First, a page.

FEMININITIES –Toxic Femininity

The dose makes the poison.

One of the very useful memes that has come out of the gender discourse in the last few years is a discussion of “toxic masculinity” or the traditional masculinity that teaches little boys to make themselves disposable for the sake of women, as distinct from an earlier demonization of “macho pigs” and masculinity in general.

Toxic femininity is not a personal trait of individuals. It is an aspect of a gender role, and since gender roles are a matrix of customs, expectations and policing, they are social rather than individual. That is what it means to say gender is constructed, if always on a pretty fixed base of biological sex for the huge majority of us, and this is where the construction takes place. (Gender identities are different; they inhere in individuals.)

I have drawn up a preliminary list of types and aspects of toxic femininity. They come from things I have picked up in the femmisphere in posts and comments, from things I have seen in the men’s side of the gendersphere and some come from personal experience. I wanted to list and name them so that people can use this in their own discussions and would have something to refer back to. The list is preliminary and suggestions on additions are gratefull accepted.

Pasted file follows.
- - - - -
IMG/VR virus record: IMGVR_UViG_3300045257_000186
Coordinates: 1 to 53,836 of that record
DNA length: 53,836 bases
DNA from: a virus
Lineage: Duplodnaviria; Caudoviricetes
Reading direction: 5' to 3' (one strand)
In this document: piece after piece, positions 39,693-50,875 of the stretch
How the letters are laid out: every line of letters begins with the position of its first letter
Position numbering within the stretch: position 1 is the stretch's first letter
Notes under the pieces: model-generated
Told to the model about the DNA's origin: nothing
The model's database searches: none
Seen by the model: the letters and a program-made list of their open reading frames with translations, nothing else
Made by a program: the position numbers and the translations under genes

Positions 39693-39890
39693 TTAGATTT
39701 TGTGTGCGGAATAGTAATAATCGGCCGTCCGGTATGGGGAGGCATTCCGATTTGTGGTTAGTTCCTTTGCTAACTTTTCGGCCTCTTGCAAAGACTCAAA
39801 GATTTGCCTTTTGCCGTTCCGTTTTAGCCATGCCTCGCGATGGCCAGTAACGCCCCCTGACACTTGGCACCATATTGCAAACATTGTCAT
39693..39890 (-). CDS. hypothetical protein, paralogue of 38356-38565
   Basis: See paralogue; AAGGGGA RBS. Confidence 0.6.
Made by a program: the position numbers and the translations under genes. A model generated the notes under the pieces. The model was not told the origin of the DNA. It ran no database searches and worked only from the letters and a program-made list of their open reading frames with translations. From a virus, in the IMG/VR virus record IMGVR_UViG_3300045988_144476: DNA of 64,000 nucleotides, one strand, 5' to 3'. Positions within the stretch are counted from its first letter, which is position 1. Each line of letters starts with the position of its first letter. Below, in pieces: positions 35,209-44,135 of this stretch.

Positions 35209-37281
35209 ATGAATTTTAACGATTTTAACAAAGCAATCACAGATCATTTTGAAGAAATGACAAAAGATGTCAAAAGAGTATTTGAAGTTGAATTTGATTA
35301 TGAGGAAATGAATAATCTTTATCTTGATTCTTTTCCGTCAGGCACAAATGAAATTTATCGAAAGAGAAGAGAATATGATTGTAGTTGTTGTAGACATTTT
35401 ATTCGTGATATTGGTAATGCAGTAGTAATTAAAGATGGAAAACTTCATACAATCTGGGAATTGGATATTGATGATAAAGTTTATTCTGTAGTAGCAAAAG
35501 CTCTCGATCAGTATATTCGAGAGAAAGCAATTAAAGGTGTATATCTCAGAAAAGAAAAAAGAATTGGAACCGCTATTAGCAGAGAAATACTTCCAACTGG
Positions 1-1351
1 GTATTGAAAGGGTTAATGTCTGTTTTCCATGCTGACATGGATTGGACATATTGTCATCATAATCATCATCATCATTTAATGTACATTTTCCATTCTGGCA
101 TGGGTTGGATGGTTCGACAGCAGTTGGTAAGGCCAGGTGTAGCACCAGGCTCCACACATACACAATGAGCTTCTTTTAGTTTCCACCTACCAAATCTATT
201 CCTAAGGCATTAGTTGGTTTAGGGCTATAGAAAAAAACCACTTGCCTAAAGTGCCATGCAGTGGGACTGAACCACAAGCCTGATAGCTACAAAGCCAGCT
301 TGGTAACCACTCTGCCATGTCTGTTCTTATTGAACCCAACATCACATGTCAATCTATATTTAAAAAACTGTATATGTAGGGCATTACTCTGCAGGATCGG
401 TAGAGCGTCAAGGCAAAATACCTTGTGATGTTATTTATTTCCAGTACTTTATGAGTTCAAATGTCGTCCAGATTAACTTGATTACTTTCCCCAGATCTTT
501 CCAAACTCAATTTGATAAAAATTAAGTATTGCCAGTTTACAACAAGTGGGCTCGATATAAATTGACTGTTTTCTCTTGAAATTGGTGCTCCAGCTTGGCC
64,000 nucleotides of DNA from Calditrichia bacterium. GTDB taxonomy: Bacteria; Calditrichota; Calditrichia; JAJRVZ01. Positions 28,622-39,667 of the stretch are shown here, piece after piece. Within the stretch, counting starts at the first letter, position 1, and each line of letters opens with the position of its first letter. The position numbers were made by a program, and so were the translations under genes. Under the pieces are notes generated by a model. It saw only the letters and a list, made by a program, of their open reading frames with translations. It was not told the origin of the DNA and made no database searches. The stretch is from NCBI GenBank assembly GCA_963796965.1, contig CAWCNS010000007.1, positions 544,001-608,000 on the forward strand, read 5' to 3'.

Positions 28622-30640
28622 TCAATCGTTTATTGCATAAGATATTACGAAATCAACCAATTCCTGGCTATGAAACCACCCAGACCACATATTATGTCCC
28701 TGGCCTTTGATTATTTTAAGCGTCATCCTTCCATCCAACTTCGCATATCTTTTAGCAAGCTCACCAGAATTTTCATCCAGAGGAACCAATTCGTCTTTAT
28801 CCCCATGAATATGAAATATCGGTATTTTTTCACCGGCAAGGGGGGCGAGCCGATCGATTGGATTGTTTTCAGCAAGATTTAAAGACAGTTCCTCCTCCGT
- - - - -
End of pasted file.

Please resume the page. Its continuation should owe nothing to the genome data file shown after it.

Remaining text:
The list falls into two sections, Damseling and Gynonormativity. These roughly correspond to femininity seen as childlike, in a dependent position; and femininity seen as the moral standard, in a dominant position. This sounds like a contradiction but in fact it is just a description. The switch from dominant Moral Guardian to trembling Damsel can be instantaneous, because at bottom there is not much distance between them. The dominant matron battle-ax can very easily stand over a man and lecture him about defending and protecting poor, helpless women.